Green light for Mowi Ireland expansion

Mowi has been given the go-ahead to expand its organic salmon farming facility in the Republic of Ireland.

Permission to proceed with the €6m project comes exactly a decade after the company first applied for a licence. The Irish Agriculture and Marine Department did grant Mowi a licence in 2015, but it was later postponed following various appeals. It was opposed this time by a number of local residents and various environmental and sports fishing groups, but their pleas have been rejected.

The location is in Bantry Bay, County Cork where the company already has a salmon farming presence. Mowi owns a number of fish farms on Ireland’s west coast, mainly producing organic salmon. Mowi’s harvest output is relatively modest when set against Mowi’s Norwegian and most of its other overseas locations, but its EBIT or operational profit per kg is far considerably than all of them. In the first quarter of this year it was €4.55 per kg, against €1.72 in Norway and €1.46 in Scotland. The Q1 Irish harvest totalled 1,157 tonnes and the business managed a 7% reduction in costs, while there was no incident based mortality during the period.

The operational EBIT for 2020 rose by almost €5m to 22.4m despite the impact of Covid. The projected harvest figure for the new Bantry Bay operation, which should be ready within around three months, is 2,800 tonnes every two years.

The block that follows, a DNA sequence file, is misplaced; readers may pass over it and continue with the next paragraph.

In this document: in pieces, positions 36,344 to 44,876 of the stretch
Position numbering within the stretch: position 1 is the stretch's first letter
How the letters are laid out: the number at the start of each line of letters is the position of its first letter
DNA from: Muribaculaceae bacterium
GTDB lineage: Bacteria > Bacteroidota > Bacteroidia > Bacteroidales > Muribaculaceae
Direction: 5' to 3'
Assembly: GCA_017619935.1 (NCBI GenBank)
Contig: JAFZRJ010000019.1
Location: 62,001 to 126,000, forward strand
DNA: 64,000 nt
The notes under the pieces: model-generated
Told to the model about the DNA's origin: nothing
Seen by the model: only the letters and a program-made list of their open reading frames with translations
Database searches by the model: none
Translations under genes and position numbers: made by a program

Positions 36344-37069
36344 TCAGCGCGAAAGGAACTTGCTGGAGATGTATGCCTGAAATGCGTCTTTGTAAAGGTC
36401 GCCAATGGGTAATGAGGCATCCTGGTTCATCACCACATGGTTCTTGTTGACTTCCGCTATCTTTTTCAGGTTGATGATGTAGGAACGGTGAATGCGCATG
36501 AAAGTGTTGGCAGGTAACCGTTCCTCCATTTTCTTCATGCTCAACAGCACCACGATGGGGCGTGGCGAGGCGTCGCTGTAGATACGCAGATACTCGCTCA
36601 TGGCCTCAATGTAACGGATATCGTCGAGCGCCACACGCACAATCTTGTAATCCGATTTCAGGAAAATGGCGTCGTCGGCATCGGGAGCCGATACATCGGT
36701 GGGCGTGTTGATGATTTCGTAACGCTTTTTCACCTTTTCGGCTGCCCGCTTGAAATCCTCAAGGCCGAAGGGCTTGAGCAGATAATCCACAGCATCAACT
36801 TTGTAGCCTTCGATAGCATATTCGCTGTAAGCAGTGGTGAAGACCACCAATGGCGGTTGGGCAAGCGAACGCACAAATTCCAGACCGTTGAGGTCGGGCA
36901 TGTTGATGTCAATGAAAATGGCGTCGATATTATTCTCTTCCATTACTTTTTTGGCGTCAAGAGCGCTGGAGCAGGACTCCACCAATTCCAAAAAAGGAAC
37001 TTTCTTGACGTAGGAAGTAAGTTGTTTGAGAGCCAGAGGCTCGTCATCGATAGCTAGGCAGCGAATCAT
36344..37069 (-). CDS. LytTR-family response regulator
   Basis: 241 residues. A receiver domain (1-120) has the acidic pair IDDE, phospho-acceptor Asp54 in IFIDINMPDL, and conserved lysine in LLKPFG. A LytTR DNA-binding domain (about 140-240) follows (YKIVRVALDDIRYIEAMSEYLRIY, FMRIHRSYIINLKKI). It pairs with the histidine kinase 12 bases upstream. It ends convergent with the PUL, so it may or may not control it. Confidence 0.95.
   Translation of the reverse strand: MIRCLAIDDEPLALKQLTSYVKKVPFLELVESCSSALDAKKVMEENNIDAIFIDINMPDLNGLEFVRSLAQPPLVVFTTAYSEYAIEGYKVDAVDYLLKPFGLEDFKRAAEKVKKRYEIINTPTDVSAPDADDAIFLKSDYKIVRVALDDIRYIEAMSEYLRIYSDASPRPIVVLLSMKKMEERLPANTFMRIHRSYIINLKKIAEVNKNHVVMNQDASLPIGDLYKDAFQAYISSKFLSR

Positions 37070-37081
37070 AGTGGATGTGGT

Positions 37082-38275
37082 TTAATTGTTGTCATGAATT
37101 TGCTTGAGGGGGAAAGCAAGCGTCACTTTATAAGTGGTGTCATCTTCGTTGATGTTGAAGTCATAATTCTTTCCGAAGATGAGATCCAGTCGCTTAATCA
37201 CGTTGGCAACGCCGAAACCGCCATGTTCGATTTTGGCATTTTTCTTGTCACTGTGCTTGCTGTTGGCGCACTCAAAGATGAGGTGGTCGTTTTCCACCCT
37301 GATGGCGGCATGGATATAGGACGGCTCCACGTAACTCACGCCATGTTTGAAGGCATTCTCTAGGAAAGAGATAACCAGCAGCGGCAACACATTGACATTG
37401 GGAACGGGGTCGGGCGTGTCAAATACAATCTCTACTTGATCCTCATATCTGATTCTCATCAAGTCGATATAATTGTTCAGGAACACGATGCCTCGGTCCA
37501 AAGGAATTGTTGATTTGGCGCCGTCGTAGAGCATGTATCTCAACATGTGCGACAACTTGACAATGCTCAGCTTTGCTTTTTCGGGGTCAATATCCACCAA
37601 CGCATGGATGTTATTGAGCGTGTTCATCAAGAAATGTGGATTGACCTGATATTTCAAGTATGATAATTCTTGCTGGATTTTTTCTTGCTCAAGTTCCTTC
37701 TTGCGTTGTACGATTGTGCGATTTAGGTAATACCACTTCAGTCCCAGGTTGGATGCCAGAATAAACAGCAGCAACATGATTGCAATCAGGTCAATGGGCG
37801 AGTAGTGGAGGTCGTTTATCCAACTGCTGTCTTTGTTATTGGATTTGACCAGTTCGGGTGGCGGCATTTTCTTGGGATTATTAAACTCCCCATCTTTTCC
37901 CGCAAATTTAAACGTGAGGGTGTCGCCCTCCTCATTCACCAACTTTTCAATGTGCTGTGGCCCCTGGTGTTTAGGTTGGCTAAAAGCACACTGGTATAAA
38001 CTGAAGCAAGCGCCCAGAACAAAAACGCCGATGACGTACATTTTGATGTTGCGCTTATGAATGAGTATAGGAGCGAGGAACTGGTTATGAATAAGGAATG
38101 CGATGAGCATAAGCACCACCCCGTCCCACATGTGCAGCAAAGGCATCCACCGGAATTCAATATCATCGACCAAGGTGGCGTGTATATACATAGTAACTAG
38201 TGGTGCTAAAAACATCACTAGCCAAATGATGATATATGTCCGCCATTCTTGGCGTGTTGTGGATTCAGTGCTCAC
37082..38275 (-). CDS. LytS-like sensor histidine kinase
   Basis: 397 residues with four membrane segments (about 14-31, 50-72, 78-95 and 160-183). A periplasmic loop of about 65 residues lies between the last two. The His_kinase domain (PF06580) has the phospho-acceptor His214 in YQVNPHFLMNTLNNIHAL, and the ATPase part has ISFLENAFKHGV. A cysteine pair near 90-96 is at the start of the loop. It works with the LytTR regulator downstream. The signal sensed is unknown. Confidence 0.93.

Mowi said the project would entail  investment of €6m and the creation of eight new jobs. A spokesperson for the company said: “By developing a new site for organic salmon in Bantry Bay, the continuing development of stocking, harvesting, fallowing and rotation programmes can be advanced in compliance with international best practice thereby securing the long-term future of aquaculture in the area.

“This is a very positive step forward for the Irish aquaculture industry, as a whole. Our seas have rightly been identified as a key component of sustainable economic growth.  This development at Shot Head is likely to be complete in just 14 weeks in accordance with Department of Agriculture, Food and Marine installation requirements.”


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